5 2007 An Example Document Excerpt ……….. Plants, flowering to 2 m. Leaves 20–75, many-ranked, spreading and recurved, not twisted, gray-green (rarely variegated with linear cream stripes), to 1 m  1.5–3.5 cm, finely appressed-scaly; sheath pale or slightly rust colored, ovate, not inflated, not forming pseudobulb, 6–15 cm wide; blade linear-triangular, leathery, channeled to involute, apex attenuate. Inflorescences: scape, erect, 20–50 cm, 6–12 mm diam.; bracts densely imbricate proximally, often lax distally, erect to spreading, like leaves but gradually smaller; spikes very laxly 6–11-flowered, erect to spreading, 2– 3-pinnate, linear, with laxly appressed bracts, 15–40  10–15 cm, apex acute; branches 5–40 (rarely simple). Floral bracts widely spaced, erect, green or tinged purple, exposing most of rachis at anthesis, ovate, not keeled, 1.2–2 cm, leathery, venation slight, apex acute, glabrous. Flowers 10–200, conspicuous; sepals free, elliptic, not keeled, 1.4–2 cm, thin-leathery, veined, apex obtuse; corolla tubular, somewhat bilaterally symmetric, petals erect, slightly twisted, white, ligulate, to 4 cm; stamens exserted; stigma exserted, conduplicate-spiral. Fruits to 4 cm. n = 25. …………..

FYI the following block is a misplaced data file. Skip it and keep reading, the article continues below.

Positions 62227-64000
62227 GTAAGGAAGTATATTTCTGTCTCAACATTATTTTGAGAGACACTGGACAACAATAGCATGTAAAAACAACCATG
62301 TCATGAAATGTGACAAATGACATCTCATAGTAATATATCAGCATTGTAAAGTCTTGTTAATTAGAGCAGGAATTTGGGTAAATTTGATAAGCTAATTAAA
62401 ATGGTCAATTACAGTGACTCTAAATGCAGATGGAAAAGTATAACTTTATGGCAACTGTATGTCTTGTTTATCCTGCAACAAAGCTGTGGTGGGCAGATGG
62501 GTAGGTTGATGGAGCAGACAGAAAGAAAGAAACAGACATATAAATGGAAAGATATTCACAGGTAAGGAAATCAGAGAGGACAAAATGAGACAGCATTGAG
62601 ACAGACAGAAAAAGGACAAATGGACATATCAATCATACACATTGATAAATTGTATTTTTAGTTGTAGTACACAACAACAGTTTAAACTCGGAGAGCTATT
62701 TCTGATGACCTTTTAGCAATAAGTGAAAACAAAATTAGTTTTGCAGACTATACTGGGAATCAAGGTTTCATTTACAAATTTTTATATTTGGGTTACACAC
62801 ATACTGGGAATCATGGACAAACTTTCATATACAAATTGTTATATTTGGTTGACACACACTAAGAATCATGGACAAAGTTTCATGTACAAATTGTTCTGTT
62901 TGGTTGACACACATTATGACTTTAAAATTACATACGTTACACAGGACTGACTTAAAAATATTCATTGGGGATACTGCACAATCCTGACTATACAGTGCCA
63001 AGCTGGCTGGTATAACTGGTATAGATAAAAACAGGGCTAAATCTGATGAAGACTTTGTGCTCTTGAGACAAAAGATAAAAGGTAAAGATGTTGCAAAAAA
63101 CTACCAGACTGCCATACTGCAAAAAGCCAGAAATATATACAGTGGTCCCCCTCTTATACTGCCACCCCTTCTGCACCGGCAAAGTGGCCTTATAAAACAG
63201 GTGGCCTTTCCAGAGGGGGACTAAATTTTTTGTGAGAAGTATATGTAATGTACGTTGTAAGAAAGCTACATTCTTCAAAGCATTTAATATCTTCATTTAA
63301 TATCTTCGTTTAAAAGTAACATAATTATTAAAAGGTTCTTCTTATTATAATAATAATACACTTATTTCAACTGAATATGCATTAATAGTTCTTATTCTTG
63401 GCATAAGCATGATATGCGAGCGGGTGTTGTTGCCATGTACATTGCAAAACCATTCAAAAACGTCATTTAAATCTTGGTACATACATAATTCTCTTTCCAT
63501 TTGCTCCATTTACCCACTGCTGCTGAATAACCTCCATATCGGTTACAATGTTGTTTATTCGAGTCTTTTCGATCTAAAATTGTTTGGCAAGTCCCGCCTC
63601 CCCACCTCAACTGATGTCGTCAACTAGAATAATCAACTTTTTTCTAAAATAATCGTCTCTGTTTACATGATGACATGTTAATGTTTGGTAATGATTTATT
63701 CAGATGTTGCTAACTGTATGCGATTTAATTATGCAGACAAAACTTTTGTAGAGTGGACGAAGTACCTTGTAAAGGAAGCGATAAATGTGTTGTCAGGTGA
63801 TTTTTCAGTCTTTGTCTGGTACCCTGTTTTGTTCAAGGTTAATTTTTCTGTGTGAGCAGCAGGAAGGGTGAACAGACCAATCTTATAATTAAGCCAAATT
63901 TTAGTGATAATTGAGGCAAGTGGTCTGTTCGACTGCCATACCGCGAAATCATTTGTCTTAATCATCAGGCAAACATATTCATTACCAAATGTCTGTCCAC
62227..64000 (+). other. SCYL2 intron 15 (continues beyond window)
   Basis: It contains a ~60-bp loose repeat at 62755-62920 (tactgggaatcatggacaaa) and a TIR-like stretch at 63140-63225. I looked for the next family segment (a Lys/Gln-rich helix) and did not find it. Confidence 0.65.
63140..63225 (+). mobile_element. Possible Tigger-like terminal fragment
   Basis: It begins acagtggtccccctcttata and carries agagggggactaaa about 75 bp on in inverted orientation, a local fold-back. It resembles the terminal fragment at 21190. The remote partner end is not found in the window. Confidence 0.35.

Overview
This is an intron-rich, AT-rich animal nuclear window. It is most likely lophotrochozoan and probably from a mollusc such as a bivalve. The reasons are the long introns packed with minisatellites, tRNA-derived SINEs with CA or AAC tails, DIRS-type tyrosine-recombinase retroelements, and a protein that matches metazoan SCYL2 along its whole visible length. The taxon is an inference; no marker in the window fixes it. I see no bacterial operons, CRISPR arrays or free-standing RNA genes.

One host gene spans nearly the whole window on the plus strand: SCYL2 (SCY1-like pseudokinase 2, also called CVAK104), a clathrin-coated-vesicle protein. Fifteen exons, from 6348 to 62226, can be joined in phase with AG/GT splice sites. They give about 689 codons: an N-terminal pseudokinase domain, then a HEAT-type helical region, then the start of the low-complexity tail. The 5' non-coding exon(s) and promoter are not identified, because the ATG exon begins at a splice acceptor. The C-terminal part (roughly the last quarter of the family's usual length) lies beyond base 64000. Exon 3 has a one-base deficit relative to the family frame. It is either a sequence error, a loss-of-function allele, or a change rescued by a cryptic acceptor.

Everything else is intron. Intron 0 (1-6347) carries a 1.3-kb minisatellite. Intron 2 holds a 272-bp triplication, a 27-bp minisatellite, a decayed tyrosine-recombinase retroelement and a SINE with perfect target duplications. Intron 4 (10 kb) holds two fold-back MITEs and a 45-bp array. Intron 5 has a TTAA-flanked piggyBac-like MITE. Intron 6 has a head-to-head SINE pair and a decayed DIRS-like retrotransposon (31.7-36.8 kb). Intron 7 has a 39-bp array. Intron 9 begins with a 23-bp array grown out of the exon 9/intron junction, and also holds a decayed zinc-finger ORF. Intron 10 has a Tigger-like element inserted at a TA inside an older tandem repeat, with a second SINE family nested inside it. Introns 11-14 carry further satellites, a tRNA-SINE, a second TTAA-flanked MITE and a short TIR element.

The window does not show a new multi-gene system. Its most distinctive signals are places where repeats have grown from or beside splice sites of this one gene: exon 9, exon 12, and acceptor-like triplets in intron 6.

6 2007 SDD + TDWG-Lit ?=  SDD: All structured + NL  Literature: Rich, human friendly and semi- structured facts  We want to associate a set of characters and states with links to evidence in the text for an assertion without destroying the text.  Mixture of key and text retrieval

7 2007 Location of expressions  External Standoff Markup is-a External Document/Object, requires unique text identifier + offset  Internal Standoff markup part-of Literature Document Markup, requires offset  Internal Integrated markup impossible

8 2007 Why bother?  Full structured coding of natural language taxonomic descriptions is out of our reach  Partial extraction of facts can aid identification.  There is a need to accumulate information over time.  Prior fact patterns can be used to find similar patterns in new texts without human intervention.  Potential for ontology induction